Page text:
By Archbishop William E. Lori
I don’t know about you, but some nights I have trouble sleeping. Sometimes in spite of myself, at bedtime the events of the day are still ringing in my ears. When I turn out the light, the stubborn problem I wrestled with at 9 a.m. comes back for a nocturnal visit. An unpleasant encounter in the early afternoon returns for a repeat performance. The letter or email I wish I hadn’t received is there for my mind’s eye to read with 20/20 clarity. And, as these things aggregate, long-term problems also have a way of dropping in for a visit. All the while, I’m thinking about what awful shape I’ll be in the next day if I don’t get some sleep.
An old song advises that “when you’re worried and you can’t sleep, just count your blessings instead of sheep.” It goes on to say, “And you’ll fall asleep counting your blessings.” Not bad advice, actually, except that it doesn’t go far enough.
Not only should we count our blessings at the end of the day, we should give God thanks and praise for all the ways he has blessed us.
You won’t be surprised, of course, that the church figured all of this out a long time ago. In fact, the church has an official prayer to bring the day to a close. It is part of the Liturgy of the Hours, the Breviary that bishops, priests, and deacons are obligated to pray – but it’s also a beautiful prayer that everyone is encouraged to pray.
This prayer marks the hours of the day with prayer – morning, midday, evening and nighttime. The last prayer of the day is fittingly called “Compline,” a word which comes from a Latin word that means “complete.”
This prayer consists of an examination of conscience, a hymn in which we ask God to be with us through the night, a psalm which speaks of remembering God and his mercy even at night, and then, the pièce de resistance: the beautiful and touching scene in St. Matthew’s Gospel in which Mary and Joseph, in accord with the Law of God, bring the Child Jesus to the temple to dedicate him to the Lord.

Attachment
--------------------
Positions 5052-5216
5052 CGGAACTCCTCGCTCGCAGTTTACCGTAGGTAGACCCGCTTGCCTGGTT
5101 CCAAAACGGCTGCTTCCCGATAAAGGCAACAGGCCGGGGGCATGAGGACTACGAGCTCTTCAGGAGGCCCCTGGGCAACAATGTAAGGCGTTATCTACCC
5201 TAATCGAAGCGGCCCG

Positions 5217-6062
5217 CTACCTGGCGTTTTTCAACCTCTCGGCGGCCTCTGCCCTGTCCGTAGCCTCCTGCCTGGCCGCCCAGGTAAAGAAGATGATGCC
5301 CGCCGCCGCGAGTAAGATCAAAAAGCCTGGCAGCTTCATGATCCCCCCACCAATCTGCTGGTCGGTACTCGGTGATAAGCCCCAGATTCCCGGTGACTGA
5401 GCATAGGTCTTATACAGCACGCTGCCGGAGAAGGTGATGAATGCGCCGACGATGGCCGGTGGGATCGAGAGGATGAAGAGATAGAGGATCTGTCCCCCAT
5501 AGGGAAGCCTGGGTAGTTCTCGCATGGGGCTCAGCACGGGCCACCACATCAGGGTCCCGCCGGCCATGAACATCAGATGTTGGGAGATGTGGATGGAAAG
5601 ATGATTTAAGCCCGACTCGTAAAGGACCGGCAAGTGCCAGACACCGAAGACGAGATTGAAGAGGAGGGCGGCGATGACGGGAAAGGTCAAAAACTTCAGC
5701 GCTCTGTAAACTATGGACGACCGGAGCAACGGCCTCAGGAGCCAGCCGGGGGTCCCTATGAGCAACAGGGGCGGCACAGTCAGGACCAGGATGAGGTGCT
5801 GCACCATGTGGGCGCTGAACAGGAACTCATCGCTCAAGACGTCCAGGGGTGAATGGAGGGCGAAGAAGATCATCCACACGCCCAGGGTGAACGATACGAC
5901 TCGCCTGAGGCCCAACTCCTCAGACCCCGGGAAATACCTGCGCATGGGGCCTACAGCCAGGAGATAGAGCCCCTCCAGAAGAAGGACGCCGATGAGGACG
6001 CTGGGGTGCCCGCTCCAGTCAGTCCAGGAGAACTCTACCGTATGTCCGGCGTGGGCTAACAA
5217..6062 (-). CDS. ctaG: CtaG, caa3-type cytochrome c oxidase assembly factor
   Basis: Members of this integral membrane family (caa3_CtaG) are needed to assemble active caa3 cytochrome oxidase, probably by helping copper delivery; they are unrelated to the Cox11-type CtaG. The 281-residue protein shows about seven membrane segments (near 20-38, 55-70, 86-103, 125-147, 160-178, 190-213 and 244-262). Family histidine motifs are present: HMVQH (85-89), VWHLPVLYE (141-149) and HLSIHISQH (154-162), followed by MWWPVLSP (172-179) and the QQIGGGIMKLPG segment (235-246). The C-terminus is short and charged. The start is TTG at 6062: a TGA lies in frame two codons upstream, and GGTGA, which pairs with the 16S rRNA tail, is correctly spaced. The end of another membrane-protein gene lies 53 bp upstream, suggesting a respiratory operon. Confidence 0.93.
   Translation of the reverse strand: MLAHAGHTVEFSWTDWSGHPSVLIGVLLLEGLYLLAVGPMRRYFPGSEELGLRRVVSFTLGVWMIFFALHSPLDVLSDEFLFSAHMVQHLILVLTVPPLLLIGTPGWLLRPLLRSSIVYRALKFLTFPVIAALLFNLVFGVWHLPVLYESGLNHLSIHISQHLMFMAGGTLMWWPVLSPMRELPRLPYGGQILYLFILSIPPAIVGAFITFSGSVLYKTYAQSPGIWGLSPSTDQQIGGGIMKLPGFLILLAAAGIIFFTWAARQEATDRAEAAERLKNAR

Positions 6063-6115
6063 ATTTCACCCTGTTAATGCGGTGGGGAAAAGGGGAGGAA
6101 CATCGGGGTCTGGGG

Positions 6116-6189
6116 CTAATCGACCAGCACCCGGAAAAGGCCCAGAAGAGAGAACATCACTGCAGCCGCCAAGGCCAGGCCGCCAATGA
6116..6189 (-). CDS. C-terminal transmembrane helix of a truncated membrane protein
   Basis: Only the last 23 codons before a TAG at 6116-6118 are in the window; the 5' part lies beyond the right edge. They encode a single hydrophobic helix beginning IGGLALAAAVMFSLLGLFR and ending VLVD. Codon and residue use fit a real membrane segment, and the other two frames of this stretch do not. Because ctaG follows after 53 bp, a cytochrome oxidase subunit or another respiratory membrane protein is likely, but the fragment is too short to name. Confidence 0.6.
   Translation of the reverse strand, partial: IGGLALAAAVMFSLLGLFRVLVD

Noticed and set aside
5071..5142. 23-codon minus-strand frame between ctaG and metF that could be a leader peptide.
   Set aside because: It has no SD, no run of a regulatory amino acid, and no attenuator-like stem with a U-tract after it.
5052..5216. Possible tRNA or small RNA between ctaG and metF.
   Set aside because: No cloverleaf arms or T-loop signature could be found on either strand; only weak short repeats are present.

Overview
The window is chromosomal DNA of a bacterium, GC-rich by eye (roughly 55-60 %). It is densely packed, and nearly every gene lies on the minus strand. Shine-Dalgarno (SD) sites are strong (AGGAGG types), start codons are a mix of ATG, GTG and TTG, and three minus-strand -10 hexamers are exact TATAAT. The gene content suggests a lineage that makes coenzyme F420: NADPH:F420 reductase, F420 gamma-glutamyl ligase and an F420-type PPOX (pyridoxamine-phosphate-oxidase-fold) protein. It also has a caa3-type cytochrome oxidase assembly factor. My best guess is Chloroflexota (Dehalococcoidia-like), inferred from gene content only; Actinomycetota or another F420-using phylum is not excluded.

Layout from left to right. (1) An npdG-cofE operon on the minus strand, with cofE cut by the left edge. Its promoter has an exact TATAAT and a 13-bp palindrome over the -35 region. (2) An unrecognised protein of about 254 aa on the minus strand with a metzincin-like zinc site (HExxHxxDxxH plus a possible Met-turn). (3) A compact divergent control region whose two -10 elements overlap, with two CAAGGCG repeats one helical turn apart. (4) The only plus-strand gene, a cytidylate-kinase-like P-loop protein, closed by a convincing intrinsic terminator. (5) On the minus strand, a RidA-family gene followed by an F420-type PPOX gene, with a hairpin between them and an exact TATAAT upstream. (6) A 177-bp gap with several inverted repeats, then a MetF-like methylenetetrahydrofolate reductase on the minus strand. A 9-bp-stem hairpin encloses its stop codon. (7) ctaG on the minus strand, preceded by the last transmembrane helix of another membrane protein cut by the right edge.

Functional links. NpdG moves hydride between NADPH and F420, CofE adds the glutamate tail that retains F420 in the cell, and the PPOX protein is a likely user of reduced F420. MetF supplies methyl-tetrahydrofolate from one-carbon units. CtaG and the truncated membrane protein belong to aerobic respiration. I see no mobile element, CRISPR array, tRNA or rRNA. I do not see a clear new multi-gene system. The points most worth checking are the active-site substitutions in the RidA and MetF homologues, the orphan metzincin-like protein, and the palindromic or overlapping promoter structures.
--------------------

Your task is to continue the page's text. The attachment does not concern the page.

There they meet a layman named Simeon. Simeon was part of the remnant of Israel that looked forward to the coming of the Messiah. He was a prayerful man whose heart was full of hope in all that God had promised. No doubt he frequently prayed in the temple but on this occasion he was prompted by the Spirit to go to the temple where he encountered the Holy Family.
Then, Simeon took the child Jesus into his arms and looked at him tenderly. With that his eyes of faith were opened. As he gazed upon Jesus’ face, he knew he held in his arms the long-expected Savior, not just of Israel but of the whole world. He also knew that seeing the child Jesus brought to a completion all he had ever dared to hope for.
While we know very little about Simeon’s life, he can surely be counted among those who struggled to “hope against hope.” Yet, when he saw Jesus, all that he spent his life and energy hoping and praying for came to pass. Jesus put his whole life in its proper perspective and he experienced an exquisite peace.
So, if I follow Simeon’s lead, as each day comes to an end, I need not avoid my worries and wounds nor do I have to salve them with artificial happiness or self-induced positive thinking. On the contrary: all I need to do is to entrust the whole package – my strengths, weaknesses, my sins and virtues, together with the events of the day – to the Lord Jesus, who is just as present to me at that moment as he was to Simeon.
And in that moment of trust and love, I can also serenely examine my conscience. If I continue to follow Simeon’s lead, I realize that, in the day just ending, the Lord has been placed in my arms – entrusted to me – in the Eucharist I have celebrated and received; in the Word of God I have proclaimed and listened to; in the people with whom I have interacted, including those who are in need and those with whom I may have disagreed.
Did my words, actions and demeanor reflect the light and goodness of the Christ I held in my arms? Then, entrusting myself to the Lord, I fall asleep in his peace.
So as each day begins and ends, my prayer for you is this: “May the Lord protect you as you stay awake and watch over you as you sleep, that awake you may keep watch with Christ, and asleep, rest in his peace.”
Read more from Archbishop Lori here.